On September 29, 2020, a U.S. district court preliminarily enjoined the Department of Homeland Security from implementing or enforcing any part of U.S. Citizenship and Immigration Services’ (USCIS) rule on its fee schedule and changes to certain other immigration benefit request requirements.
USCIS said that while the rule is preliminarily enjoined, the agency will continue to:
- Accept USCIS forms with the current editions and current fees; and
- Use the current regulations and guidance to adjudicate applications and petitions. This includes accepting and adjudicating fee waiver requests as provided under Adjudicator’s Field Manual chapters 10.9 and 10.10.
- Court order, Immigrant Legal Resource Center et al.v. Wolf, et al.
- USCIS alert
- USCIS final rule on fees (Aug. 3, 2020)
- Adjudicators Field Manual,chapter 10.9 and 10.10
- DHS Proposes Rule to Amend Affidavit of Support Regulations
The Department of Homeland Security (DHS) proposes to amend its regulations governing affidavit of support requirements.
Certain immigrants must submit an Affidavit of Support executed by a sponsor who agrees to provide financial support to the sponsored immigrant and accepts liability for reimbursing the costs of any means-tested public benefits a sponsored immigrant receives while the affidavit is in effect. In its October 2, 2020, notice of proposed rulemaking, DHS proposes to clarify how a sponsor demonstrates the means to maintain income, such as revising the documentation that sponsors and household members must submit. DHS also proposes to modify when an applicant is required to submit an affidavit from a joint sponsor, who may be a household member for purposes of executing a Contract Between Sponsor and Household Member, and who is considered as part of a sponsor’s household size. DHS also proposes to update reporting and information-sharing requirements between authorized parties and U.S. Citizenship and Immigration Services.
Written comments on the proposed rule and related information collection should be submitted by the deadlines and using the methods specified in the notice.
- DHS notice of proposedrulemaking, 85 Fed. Reg. 62432 (Oct. 2, 2020)
- State Dept. Issues Guidance on National Interest Exceptions for Travelers from the Schengen Area, United Kingdom, and Ireland
The Department of State (DOS) recently released updated guidance on national interest exceptions for travelers from the Schengen Area, United Kingdom (UK), and Ireland. Certain business travelers, investors, treaty traders, academics, students, and journalists may qualify for national interest exceptions under related Presidential Proclamations. Qualified travelers who are applying for or have valid visas or Electronic System for Travel Authorization (ESTA) authorization may travel to the United States following the procedures below:
- Students traveling from the Schengen Area, the UK, and Ireland with valid F-1 and M-1 visas do not need to contact an embassy or consulate to seek an individual national interest exception to travel. Students seeking to apply for new F-1 or M-1 visas should check the status of visa services at the nearest embassy or consulate. Those applicants who are found to be otherwise qualified for an F-1 or M-1 visa will automatically be considered for a national interest exception to travel.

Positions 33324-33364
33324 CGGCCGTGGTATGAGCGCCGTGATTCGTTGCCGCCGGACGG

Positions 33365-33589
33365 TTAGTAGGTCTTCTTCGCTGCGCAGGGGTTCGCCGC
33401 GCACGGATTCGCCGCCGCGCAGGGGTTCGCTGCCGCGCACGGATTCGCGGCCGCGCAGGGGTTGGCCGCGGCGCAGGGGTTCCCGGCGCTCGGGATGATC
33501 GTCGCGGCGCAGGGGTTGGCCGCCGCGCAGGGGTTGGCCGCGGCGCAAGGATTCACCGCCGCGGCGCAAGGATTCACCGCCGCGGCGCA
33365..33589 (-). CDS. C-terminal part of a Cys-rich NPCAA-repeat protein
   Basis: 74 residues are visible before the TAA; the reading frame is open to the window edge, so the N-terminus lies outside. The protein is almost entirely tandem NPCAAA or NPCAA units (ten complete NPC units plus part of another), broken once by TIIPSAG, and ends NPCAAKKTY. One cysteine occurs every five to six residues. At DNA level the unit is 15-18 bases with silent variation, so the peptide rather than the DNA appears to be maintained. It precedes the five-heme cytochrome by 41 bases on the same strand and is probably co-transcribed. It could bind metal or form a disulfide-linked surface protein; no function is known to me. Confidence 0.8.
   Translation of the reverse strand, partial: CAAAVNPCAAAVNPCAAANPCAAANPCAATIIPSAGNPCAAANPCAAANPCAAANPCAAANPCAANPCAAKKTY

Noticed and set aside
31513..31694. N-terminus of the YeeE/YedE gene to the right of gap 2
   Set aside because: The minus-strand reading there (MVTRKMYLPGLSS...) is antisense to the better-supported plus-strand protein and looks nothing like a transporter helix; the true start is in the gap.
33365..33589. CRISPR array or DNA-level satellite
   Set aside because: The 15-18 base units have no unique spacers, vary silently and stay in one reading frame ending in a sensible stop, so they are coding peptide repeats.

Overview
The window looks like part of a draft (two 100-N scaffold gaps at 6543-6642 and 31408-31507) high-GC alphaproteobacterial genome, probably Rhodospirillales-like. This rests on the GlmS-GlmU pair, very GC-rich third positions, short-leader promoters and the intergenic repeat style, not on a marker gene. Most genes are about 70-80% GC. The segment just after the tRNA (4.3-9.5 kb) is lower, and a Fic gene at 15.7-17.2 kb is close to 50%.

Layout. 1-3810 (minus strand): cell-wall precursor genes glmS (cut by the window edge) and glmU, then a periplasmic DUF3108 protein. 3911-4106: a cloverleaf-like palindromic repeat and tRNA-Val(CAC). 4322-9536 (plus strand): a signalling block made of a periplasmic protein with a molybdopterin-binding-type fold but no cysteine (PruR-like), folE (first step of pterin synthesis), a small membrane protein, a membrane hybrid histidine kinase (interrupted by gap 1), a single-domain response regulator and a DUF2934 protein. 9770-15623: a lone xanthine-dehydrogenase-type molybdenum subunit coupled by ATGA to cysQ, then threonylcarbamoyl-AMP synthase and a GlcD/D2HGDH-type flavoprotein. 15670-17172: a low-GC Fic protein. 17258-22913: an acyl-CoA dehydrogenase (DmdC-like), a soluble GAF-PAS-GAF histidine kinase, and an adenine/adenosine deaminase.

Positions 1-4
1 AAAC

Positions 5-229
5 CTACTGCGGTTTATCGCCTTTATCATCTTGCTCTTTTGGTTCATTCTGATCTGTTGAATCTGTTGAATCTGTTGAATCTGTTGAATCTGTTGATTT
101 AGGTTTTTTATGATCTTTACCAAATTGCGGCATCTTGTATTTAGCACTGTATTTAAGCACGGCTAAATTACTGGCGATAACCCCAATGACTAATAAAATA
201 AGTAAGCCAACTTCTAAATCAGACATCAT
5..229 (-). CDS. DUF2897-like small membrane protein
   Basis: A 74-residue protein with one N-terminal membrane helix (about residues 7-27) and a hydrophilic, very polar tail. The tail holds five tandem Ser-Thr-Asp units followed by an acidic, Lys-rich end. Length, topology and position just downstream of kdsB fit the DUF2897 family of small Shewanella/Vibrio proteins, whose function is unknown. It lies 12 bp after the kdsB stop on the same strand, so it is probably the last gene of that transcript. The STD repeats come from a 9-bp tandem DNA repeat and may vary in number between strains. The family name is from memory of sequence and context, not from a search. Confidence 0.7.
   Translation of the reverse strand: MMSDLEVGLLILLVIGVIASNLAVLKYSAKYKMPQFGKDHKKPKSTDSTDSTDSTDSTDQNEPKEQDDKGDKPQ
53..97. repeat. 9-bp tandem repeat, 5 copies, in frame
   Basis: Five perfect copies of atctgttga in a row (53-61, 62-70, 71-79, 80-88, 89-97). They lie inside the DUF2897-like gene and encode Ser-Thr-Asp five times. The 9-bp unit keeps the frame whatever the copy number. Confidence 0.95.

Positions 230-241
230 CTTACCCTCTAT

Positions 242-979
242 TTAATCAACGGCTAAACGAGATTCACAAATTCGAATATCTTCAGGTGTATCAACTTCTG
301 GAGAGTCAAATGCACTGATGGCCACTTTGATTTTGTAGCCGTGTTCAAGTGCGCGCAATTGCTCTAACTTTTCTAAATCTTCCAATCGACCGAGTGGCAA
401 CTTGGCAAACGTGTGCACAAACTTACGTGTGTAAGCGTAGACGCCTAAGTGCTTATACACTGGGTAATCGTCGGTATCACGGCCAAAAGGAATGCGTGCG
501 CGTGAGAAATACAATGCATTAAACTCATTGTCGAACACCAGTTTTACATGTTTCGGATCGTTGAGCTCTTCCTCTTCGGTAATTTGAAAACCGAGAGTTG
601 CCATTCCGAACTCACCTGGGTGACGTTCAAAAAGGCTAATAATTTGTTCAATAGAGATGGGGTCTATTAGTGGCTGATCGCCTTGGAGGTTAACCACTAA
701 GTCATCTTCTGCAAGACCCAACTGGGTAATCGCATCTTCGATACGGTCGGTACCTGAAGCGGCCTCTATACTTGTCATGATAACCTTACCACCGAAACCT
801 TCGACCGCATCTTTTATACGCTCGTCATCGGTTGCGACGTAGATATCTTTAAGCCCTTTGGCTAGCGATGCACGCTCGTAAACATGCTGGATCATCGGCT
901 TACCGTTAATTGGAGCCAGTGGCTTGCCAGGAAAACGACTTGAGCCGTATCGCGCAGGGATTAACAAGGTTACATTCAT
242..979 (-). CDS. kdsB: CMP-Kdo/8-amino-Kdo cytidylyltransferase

- Business travelers, investors, academics, J-1 students, journalists, and treaty traders who have a valid visa in the appropriate class, an ESTA authorization that was issued before Presidential Proclamations’ 9993 or 9996 effective dates, or who are seeking to apply for a visa, and believe they may qualify for a national interest exception, should contact the nearest U.S. embassy or consulate before traveling. If a national interest exception is approved, they may travel on either a valid visa or ESTA authorization, as appropriate.
DOS said it also continues to grant national interest exceptions for qualified travelers seeking to enter the United States for purposes related to humanitarian travel, public health response, and national security.
- Federal Judge Rules on DV-2020 Visas
A U.S. district court judge ruled on September 30, 2020, that the Department of State intentionally misinterpreted the Trump administration’s entry ban by not issuing diversity visas. The court reserved 9,095 DV-2020 visas for issuance after the final order in the case, which extends the FY 2020 deadline well into FY 2021. The court also granted class status to all non-plaintiffs whose visas had not been issued when Presidential Proclamation 10014, later extended by Presidential Proclamation 10052, took effect.
- Gomez v. Trump, opinion and amended order
- State Dept. Releases Instructions for DV-2022 Visa Lottery Program
The Department of State (DOS) released instructions on the diversity visa (DV) program for fiscal year 2022, under which up to 55,000 immigrant visas will be available. Applicants must submit entries for the DV-2022 program electronically at https://dvprogram.state.gov/ between noon ET, October 7, 2020, and noon ET, November 10, 2020. DOS recommends entering earlier in the registration period due to likely heavy demand and consequent website delays toward the end of the period. Submission of more than one entry will result in ineligibility.
There is no cost to register for the program. Applicants must meet “simple but strict” eligibility requirements. DOS determines selectees through a randomized computer drawing and distributes diversity visas among six geographic regions. No single country may receive more than 7 percent of the available diversity visas in any one year.
For DV-2022, persons born in the following countries are not eligible to apply: Bangladesh, Brazil, Canada, China (including Hong Kong SAR), Colombia, Dominican Republic, El Salvador, Guatemala, Haiti, Honduras, India, Jamaica, Mexico, Nigeria, Pakistan, Philippines, South Korea, United Kingdom (except Northern Ireland) and its dependent territories, and Vietnam.
- UNITED KINGDOM and Global Highlights
This article notes that the United Kingdom’s (UK) new immigration system starts January 1, 2021. The article also highlights key changes to immigration rules in global jurisdictions, including the European Union (EU), Ireland, Belgium, Poland, Luxembourg, Singapore, Australia, Canada, and Barbados.